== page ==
Will the Southwest Companion Pass continue to live?

I saw an interesting conversation on Twitter last night about the Southwest Companion Pass, which I think is the best deal going in North America Travel. You can read more about Southwest’s Rapid Rewards program as well.

FrequentMiler shared his 2018 Predictions (something I’ve yet to put pen to paper myself on) and one thing that the twittersphere felt was missing was a discussion on the Southwest Companion Pass. See below:

Southwest Companion Pass

Southwest Companion Pass

My Thoughts on the Southwest Companion Pass

Last year Southwest killed the “Marriott Hotel + Air Package” transfer miles/points as counting toward the Southwest Companion Pass.  You can read more about that from FrequentMiler, I also shared my thoughts on Southwest’s change on the Marriott Hotel + Air package too.  Needless to say, the deal worked until March of 2018. I personally jumped on it, and hopefully many of you did. 

Every year there is discussion as to whether the Southwest Companion Pass will continue to persevere. I think the entire travel hacking community agrees – it is the single best value in travel hacking. Even I, who prefers to fly in international first class, agree that it is the best deal in travel hacking. Besides, Southwest isn’t that bad! The Southwest Companion Pass combined with being able to redeem points for the companion pass holder (who must “pay” for the flight), is about as good as it gets for North American travel that Southwest serves. 

Southwest Companion Pass longevity

Much like the FrequentMiler team – I see this one as continuing on. I say this for a few reasons:

  • Chase has made it tougher to game the system for the Companion Pass via Credit Cards
  • Southwest is not always the cheapest, but because they’ve trained their customers to go directly to Southwest.com – that doesn’t impact them as much.
  • Using the Companion pass still means spending money–or points–with Southwest – which cultivates loyalty.

I’ll be the first to admit that Southwest is not the most fun to fly. Whether you have the new seat or the old seat, you are still flying economy. But to be fair, you can get an adult beverage, and if your laptop or tablet is small enough, you can still get work done:

Southwest New Seat

As an added bonus, you can also watch all the live TV–based on NY stations–that you want for free as long as you’re on a wi-fi enabled aircraft.

Wrapping Up – the Southwest Companion Pass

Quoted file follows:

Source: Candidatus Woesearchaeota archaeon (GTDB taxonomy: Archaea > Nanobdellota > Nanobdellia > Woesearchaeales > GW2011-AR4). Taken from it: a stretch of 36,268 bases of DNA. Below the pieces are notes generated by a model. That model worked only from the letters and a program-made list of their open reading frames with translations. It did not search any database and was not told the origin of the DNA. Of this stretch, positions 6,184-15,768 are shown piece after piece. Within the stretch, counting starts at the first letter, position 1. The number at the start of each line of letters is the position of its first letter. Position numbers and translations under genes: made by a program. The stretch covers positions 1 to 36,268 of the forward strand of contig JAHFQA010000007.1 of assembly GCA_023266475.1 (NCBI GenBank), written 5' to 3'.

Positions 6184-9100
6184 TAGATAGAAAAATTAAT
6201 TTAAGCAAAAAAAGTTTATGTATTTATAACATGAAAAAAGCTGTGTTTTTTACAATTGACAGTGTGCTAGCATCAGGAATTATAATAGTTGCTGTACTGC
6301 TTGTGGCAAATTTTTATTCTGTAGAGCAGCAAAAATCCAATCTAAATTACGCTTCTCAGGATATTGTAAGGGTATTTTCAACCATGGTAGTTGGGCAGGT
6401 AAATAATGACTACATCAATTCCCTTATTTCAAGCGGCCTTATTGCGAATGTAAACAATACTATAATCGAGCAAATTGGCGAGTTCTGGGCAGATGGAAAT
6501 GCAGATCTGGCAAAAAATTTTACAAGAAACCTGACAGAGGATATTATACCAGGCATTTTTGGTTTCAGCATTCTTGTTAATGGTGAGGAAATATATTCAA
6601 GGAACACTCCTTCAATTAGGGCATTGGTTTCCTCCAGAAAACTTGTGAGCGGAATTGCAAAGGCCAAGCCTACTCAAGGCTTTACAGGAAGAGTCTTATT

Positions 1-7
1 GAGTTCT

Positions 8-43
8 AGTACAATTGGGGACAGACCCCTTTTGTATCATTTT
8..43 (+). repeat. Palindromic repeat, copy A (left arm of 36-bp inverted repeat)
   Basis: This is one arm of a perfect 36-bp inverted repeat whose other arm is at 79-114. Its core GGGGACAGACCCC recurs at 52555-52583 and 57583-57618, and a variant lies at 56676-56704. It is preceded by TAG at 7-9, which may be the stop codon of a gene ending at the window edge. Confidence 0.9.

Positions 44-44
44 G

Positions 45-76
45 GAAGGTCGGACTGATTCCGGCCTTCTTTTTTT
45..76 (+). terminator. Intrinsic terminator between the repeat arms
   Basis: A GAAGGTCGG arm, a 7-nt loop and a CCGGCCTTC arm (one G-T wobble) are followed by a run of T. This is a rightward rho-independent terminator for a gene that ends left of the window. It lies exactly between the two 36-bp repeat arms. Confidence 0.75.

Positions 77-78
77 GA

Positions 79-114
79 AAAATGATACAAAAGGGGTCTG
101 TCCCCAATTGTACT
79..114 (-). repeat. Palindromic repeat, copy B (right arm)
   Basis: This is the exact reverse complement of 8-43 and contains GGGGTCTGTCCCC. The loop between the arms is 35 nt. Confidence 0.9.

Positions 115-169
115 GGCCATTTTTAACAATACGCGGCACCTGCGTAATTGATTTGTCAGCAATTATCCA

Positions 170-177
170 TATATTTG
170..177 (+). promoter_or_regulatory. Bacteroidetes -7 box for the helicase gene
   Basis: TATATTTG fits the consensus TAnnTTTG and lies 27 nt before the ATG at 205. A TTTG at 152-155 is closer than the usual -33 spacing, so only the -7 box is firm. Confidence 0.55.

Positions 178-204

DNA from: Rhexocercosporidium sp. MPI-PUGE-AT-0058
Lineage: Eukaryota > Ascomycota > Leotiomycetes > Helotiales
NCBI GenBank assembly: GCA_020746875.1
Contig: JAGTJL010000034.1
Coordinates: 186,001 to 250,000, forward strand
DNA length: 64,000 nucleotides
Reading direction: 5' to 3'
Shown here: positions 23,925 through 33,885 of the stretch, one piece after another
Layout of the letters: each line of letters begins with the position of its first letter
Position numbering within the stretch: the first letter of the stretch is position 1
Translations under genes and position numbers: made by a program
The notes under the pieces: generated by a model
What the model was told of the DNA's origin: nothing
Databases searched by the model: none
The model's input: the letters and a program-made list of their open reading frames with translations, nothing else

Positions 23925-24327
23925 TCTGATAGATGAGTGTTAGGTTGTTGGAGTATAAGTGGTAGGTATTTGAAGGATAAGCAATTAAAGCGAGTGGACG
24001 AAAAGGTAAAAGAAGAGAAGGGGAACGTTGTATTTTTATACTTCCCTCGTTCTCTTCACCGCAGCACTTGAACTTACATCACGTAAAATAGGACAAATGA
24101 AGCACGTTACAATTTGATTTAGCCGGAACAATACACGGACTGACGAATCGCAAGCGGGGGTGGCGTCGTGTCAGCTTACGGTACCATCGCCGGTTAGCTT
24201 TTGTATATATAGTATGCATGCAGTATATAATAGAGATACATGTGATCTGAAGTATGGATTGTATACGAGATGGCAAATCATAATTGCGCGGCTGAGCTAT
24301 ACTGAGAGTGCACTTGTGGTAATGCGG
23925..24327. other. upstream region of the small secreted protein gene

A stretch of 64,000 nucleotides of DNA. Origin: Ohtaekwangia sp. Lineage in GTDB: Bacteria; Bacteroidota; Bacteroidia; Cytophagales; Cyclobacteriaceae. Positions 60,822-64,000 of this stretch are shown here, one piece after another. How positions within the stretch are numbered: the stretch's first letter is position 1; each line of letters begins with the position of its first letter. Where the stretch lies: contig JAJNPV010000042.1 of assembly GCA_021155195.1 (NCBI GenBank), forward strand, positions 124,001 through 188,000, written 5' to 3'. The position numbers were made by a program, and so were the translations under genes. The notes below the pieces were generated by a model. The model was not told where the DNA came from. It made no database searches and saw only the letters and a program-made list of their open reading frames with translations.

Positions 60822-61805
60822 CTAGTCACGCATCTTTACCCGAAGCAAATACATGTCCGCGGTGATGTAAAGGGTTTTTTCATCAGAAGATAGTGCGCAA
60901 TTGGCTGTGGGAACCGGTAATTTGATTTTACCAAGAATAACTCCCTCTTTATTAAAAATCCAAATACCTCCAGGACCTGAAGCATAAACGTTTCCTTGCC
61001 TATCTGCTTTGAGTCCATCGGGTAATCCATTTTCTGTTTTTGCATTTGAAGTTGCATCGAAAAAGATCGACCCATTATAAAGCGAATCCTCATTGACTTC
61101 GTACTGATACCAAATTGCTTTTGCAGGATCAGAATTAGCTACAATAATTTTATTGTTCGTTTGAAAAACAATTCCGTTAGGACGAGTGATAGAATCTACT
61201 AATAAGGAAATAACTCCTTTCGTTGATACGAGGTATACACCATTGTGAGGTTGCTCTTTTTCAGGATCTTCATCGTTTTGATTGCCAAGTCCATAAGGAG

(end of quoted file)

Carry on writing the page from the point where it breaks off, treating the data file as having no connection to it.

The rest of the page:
Is the Southwest Companion Pass the best deal in travel? I would argue it is. However, Southwest in partnership with Chase has made it just hard enough to get, that I suspect the best deal in travel is safe, at least for another year. Don’t get me wrong, there are still a handful of ways to obtain the Southwest Companion Pass… heck, a few years ago, my wife and I obtained it from reselling. Shopping Portals continue to be your friend. But realize that it is a lot of spending in order to get there. At this point, if you’re unable to maximize points through Chase Credit Card signup bonuses, you may have to balance spending via shopping portals with actual Southwest Airlines flying.

Do you think the Southwest Companion Pass will live through 2018?

5 thoughts on “Will the Southwest Companion Pass continue to live?

  1. Something I’ve really wondered about is what the Hawaii routes will do to companion pass options. Especially with the CA cp promotion. I kind of expect that the variability of paying with points will widen, and we’ll see Hawaii flights valuing out at 50 points (or less) per $ vs. the current 60-72.

  2. “Whether you have the new seat or the old seat, you are still flying economy.”

    Really? Are we that spoiled now where a domestic flight in economy is considered roughing it?

      • It is, but certainly doable… and I’m very tall. Even if the option were there to go Biz or First class, I couldn’t justify the additional miles. Just sounds like a waste to me. Now an overnight flight to Asia… that’s a different story.

Leave a Reply

Your email address will not be published. Required fields are marked *

This site uses Akismet to reduce spam. Learn how your comment data is processed.